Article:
Operating System - OpenVMS
cancel
Showing results for 
Search instead for 
Did you mean: 

NFS - who is connected

 
TMcB
Super Advisor

NFS - who is connected

Hello everyone

Would anyone know how I could get a list of current NFS drive mapping connections.

I have a list of nfs users (via mc authorize), and a separate list of nfs exports (with PC numbers), but is there a command which will
list who is connected?

Thanks for any advice
8 REPLIES
Hoff
Honored Contributor

Re: NFS - who is connected

AFAIK, there's no "who" here to look up.

You're asking the equivalent of an HSC or HSZ or EVA or other such storage controller about "users". The controller doesn't know about those pesky users. It tosses blocks around, and with whatever minimal host mapping is needed to do that.

NFS serves up disk blocks using a stateless protocol, and the UAF and UID/GID stuff simply maps remote the binary user ids in the individual datagrams into local user ids as part of tossing around the datagrams and the disk blocks.

Systems are connected.

User ids are transient.

(Yeah, I know, NFS is slightly higher up in the stack than an EVA, for instance. EVAs don't know from UIDs and GIDs.)

Brian Reiter
Valued Contributor

Re: NFS - who is connected

Try this thread

http://forums12.itrc.hp.com/service/forums/questionanswer.do?threadId=1043641

There would appear to be no commands to do what you want directly.

cheers

Brian
TMcB
Super Advisor

Re: NFS - who is connected

thanks for your help with this.
Richard W Hunt
Valued Contributor

Re: NFS - who is connected

Maybe I missed something, but wouldn't you be able to do this with:

$ SHOW DEVICE xxxx /FILES /NOSYS

(at least for open files?)

Or does that not work in this case? (I have no direct experience with NFS.)
Sr. Systems Janitor
Wim Van den Wyngaert
Honored Contributor

Re: NFS - who is connected

NFS is stateless. The user has no direct access to the disk. And he is normally on other nodes (the clients). So, no go.

Wim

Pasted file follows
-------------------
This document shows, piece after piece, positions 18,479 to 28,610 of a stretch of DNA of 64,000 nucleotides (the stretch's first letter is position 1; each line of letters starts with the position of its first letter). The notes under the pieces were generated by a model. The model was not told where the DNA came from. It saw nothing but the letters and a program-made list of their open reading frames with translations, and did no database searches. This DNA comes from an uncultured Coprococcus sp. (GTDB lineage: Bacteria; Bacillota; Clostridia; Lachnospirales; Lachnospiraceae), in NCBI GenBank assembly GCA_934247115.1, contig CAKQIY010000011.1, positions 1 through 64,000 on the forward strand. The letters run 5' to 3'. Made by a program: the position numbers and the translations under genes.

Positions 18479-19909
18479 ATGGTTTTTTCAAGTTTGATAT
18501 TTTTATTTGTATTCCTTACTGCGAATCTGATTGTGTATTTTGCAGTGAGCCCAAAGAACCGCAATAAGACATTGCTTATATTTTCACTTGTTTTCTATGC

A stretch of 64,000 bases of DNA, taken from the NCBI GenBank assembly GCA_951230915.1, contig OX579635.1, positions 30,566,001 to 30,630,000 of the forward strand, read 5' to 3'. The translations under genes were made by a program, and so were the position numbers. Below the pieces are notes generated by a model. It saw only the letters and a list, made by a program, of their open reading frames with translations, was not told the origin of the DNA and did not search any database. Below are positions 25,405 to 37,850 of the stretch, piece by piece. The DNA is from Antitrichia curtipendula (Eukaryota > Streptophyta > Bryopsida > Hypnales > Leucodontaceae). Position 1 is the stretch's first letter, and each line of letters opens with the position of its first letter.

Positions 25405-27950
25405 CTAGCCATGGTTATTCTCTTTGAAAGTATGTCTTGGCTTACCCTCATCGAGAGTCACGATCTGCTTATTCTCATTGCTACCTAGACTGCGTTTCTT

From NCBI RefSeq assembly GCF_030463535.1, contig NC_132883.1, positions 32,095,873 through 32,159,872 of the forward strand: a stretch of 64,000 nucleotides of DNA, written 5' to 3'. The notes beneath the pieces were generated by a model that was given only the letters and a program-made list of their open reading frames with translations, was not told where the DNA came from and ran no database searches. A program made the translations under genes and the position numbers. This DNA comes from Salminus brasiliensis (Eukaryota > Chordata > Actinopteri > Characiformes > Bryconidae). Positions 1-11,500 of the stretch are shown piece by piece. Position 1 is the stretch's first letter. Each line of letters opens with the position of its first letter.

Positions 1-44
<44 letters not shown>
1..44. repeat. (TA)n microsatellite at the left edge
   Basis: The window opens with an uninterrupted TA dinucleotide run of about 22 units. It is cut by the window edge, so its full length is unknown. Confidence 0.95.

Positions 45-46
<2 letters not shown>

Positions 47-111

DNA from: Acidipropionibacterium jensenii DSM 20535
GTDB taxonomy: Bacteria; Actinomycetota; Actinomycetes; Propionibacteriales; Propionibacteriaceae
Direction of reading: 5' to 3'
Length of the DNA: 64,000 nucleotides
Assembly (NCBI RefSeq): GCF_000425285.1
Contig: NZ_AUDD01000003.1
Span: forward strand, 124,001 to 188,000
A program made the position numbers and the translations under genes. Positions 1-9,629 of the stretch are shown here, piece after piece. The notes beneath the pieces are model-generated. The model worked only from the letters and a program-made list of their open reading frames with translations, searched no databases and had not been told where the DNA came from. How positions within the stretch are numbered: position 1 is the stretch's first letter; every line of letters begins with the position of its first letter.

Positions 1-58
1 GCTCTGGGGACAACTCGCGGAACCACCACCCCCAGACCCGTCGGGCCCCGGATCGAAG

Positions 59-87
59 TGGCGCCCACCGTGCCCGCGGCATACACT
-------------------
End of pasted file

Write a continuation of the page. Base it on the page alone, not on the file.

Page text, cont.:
Wim
Hoff
Honored Contributor

Re: NFS - who is connected

Responding to the re-opening of an old topic per the earlier reply here.

The SHOW DEVICE /FILES command shows on-node connections from OpenVMS, so you'd be able to catch connections between the NFS server and the files when executed on the host where the NFS server is running.

But as the NFS server operates on behalf of remote users, and there's no mapping I'm aware of between the OpenVMS environment and the remote environment; you'd need something that back-tracked the connection through the local NFS server and its remote-to-local proxies and back to the remote user that was accessing the particular proxy. And that's not available.

NFS shares more with an HSC than with the OpenVMS cluster file system; this though most every NFS server goes out of its way to add some state to the connections, the protocol itself is block-oriented and stateless.

And it's within the protocol activity that you need to determine the mapping, per the question. And since there's no connection in the protocol, the best you could do is flag a host and a proxy mapping and a device access that has been seen within some unit time. (And I'm not at all sure that the NFS server has anything similar to that; a way to peek into the NFS implementation. You could probably look at the traffic using Wireshark, too.)
Richard W Hunt
Valued Contributor

Re: NFS - who is connected

OK, so NFS doesn't look at files. Would it be possible (granted, very UGLY - EXCEEDINGLY UGLY) to use something like, determine the name of the lock that grants access to the NFS volume and then use a script that runs ANALYZE/SYSTEM with three commands:

SET OUTPUT some-file-name
SHOW LOCKS/BRIEF /NAME="lockname"
EXIT

Probably a bit more than you want to do, and not something you would want to run very often,... but if you don't have any other way to know who is talking to the volume, it still has to have OpenVMS shared resource locks, right?
Sr. Systems Janitor
Hoff
Honored Contributor

Re: NFS - who is connected

Grossly oversimplifying NFS, NFS sends over a file name and a block address within same, and the NFS server then maps that request to the local operating system and to the local disk, reads the block, and ships it back.

To determine the remote access, you need context from within OpenVMS (and we have that, as you've pointed out in several of your approaches), and from within the NFS server and its cache and its proxies and within NFS itself, and there's the fundamental issue that the protocol is stateless and connectionless.

In a few lower-performing NFS servers, the server opens the file in response to the request, reads or writes the block, ships the response, and closes the file. In various other NFS servers, the NFS server uses a cache of open files, and ages and closes them over time and traffic.

NFS has simple locking as far back as the implementation found on OpenVMS, though newer NFS implementations can provide something more akin to a loosely-coupled cluster. But I digress.

No matter how carefully you look at the OpenVMS host and its locks and its file system, you don't see the view that's presented between the NFS server and the NFS client. And you don't see the NFS server network proxy mapping and caching. And you don't see the NFS server proxies. Not from OpenVMS. That's all in the server.

And regardless, there are no "connections" within NFS; it's rather more like http and the web and web servers in that regard. Stateless. (qv: cookies, et al.)